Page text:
At that point the GM can decide in their favor, have Cerise make a pull to test success, or have the group make individual pulls. What kind of resolution occurs here ought to be determined by the following two things.

1.Did the player present good support, without making a reach? If yes, then move to question 2, if not go to tested resolution.
2.Is failure in this scene dramatically interesting or demonstrates some stakes at hand? If yes, then maybe a test ought to be pulled.

Negotiated resolution has a strong place in interactions with NPCs obviously. If a player doesn't want to go through a full exchange with an NPC, they can state their case as an argument. For example: Beletan wants to convince Prof. Morgandine to teach him some normally restricted magics (goal) and he wants to do that through charm and demonstration of competency (method). Beletan states that he's been working with Prof. Morgandine for some time, he has the diplomacy ability, and he has built up significant levels in a variety of magical areas- including banish which ought to allay any concerns he might have. That makes good sense-- and depending on the reward outcome Beletan wanted from this, I'd probably accept the argument.

Another example I've given before is how negotiations fit especially with character with social or diplomatic skills. Often those kinds of skills get lost in the shuffle-- players forget to bring them up or feel embarrassed that they have to fall back to those if face to face table conversations don't go well. Players ought to be willing to bring those skills to bear before engaging in conversation, or even at crucial points in the dialogue itself. Mind you one of the things that this does do is force the players to kind of state up front what their goals are with the conversation.

For example, Valmont states that he wants to plant the rumor in the mind of Nisa Ocalan about a particular incident. She has some serious skills and pull, so Valmont wants to play if carefully. Before talking with her in character at the table, Steve (Valmont's player) states: going into this I want to play it cool, but over the course of the conversation subtly suggest that the recent incident ought to be blamed on House Malbrect. (So we have a stated goal, and an implied method of subtle implication). I have the rumor-mongering keyword from my Spy set, I have Diplomacy as a skill, and I've spent some time asking gathering information on her beforehand.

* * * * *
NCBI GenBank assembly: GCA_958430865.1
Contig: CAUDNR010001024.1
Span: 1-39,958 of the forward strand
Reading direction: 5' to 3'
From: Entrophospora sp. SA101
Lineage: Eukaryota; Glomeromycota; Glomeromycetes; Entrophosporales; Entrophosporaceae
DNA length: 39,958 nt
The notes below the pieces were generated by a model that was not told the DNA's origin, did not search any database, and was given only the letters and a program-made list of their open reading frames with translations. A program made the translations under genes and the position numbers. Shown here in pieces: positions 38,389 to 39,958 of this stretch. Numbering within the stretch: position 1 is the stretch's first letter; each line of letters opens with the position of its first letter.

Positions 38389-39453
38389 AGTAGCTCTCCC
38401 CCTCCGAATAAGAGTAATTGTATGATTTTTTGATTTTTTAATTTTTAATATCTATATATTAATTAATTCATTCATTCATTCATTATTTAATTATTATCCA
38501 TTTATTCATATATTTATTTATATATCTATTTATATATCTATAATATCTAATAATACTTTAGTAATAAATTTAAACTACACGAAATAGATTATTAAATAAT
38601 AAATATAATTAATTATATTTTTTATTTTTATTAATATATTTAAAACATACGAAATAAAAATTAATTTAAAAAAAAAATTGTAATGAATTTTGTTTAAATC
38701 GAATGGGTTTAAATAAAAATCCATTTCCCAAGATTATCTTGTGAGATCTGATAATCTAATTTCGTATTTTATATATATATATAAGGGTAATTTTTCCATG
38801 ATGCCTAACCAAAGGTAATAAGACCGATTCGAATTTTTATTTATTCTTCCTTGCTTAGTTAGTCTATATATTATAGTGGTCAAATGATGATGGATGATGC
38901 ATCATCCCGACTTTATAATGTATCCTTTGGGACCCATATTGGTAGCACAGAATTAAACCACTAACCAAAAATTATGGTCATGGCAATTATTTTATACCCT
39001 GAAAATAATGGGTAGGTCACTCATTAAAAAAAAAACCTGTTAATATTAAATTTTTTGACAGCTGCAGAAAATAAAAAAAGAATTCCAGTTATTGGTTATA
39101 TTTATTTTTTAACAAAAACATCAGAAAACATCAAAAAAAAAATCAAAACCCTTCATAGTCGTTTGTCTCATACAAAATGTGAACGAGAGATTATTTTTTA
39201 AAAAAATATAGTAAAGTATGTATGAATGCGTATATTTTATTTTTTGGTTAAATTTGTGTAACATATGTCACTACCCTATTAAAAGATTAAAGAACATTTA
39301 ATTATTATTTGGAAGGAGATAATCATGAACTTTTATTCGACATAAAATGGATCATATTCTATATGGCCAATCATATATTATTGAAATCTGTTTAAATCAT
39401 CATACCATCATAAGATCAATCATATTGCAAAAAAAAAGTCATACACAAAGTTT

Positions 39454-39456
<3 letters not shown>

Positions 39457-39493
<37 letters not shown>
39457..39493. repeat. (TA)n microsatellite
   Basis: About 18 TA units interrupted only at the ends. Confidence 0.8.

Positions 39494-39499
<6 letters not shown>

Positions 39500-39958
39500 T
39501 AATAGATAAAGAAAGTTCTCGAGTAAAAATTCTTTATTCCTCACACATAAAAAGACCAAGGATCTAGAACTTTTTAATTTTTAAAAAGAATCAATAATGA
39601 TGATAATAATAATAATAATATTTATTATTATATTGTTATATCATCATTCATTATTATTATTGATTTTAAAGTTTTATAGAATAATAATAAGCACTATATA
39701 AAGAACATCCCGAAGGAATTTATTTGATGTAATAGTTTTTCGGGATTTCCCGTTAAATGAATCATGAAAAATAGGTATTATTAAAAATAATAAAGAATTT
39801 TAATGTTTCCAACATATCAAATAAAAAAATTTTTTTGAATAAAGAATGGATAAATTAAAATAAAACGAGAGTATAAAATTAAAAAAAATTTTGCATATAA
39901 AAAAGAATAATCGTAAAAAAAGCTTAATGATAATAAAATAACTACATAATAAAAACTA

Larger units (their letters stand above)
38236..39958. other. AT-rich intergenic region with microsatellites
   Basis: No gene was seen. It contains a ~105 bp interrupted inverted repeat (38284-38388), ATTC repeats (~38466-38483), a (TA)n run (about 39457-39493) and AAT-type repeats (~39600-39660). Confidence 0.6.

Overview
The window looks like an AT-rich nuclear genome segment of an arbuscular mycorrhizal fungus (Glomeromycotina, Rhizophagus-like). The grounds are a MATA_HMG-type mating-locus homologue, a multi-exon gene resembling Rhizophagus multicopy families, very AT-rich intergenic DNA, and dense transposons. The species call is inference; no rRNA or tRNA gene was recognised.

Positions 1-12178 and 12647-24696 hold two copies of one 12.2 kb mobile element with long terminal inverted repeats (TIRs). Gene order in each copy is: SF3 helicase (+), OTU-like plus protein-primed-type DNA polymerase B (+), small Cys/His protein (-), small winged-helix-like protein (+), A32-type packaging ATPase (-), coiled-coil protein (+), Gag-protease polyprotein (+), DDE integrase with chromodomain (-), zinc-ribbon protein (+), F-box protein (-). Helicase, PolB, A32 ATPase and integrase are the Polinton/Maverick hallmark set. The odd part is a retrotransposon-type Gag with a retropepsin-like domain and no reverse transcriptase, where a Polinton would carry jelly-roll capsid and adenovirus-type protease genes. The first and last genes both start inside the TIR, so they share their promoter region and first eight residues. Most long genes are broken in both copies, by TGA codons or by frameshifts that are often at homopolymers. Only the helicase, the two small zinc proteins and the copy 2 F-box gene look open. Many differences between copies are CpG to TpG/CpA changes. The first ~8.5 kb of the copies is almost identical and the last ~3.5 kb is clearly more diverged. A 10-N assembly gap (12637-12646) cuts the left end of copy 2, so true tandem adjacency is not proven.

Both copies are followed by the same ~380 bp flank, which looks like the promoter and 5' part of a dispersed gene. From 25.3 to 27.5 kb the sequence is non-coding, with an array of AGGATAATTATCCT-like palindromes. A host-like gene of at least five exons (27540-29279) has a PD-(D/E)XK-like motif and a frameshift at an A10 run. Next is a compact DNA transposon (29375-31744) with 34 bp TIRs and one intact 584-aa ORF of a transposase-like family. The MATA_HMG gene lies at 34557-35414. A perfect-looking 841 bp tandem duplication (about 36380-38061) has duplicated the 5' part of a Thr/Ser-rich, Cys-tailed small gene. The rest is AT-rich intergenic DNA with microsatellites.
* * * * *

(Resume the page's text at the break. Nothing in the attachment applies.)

Now there are a couple of ways to this to play out-- we'll of course do the face to face interaction, Steve's conversation with the GM. But that argument will serve as a filter for how I read what Steve says. None of us necessarily have the skills of our characters, but here I take that into account-- keeping in my that what here's saying is actually coded to a particular effect. Unless he makes a faux pas in the discussion, I'm probably going to have that result occur. What he's said has gone into the black box of the argument and come out translated on the other side. On the other hand, if I am going to make tests during the conversation-- then I have to take into account the argument he's made beforehand and add that in as bonuses and bumps.

I've given players with advanced social skills a couple of other negotiated methods they can put to use as well. For example, they have the room to take pauses of breaks in the conversation to gather their thoughts without penalty. The other option is for social take-backs-- a quick rewind if they've stated something inelegantly or gotten a particularly bad reaction. Both of those can be used to help model the suave character.

I seem to be writing this with a kind of rigid mechanical language, but I don't want to give that impression. Instead what I want to have in a revision of AC is a strong emphasis on the variety of resolution methods available, especially those which value interactivity. Rolling the dice and winning can be satisfying, but at least as satisfying ought to be the ability to make a case based on your character's actions and buys and have it go off successfully.

More on the actual specific changes for the game in the next post.


  1. First, it seems that instead of handling long events as multiple draws it's better to focus in on a crucial event that occurs during the long march and play it through. For instance, instead of handling foraging as a set of abstract rolls, handle it with one acted out sequence. They see a berry patch, but it's on a cliff side and there's a wild bee hive nearby. And it's starting to rain. If they handle it well, the vignette represents a whole set of foragings that went well.

    I'm gonna throw something out there just to start a discussion. Inspired by Tarot card spreads, Silent Death damage tracks, Candyland, etc.

    The GM takes a blank sheet of paper and creates a Candyland/Monopoly style track on it. On each square he writes the name of a challenge, a PC, and the skill he'll have to make a draw for.

    For instance, Fording the Yellow River, Jackie Chan, Boating for one square. Every PC lays down their draw on the square and looks at the results. It's up to the Players to come up with a story of what happens based on these draws. If they hesitate or argue too much or just suck, the GM is free to create story for any square and hand it back to them.

    After that's settled, the GM may actually want to play out the events in some of the squares.

    The model is laying out and interpreting Tarot cards, then living through the events predicted.

  2. I agree with the series of draw theory-- Laws in HQ certainly stresses the idea that extended contests should be reserved not only for complicated situations, but more importantly for situations with dramatic weight. The single incident to represent the whole (especially of journeys) it think is important-- choosing the scene that best encapsluates the experience and helps move the plot forward. That's what makes a good movie-- one which can choose those moments-- providing establishing shots which have later relevance.

    Your other idea reminds me, at least in part, of the Chris Engle board game matrix games-- where there is a board, a set of incident choices, but the whole structure falls to the players to design the story and establish the plot.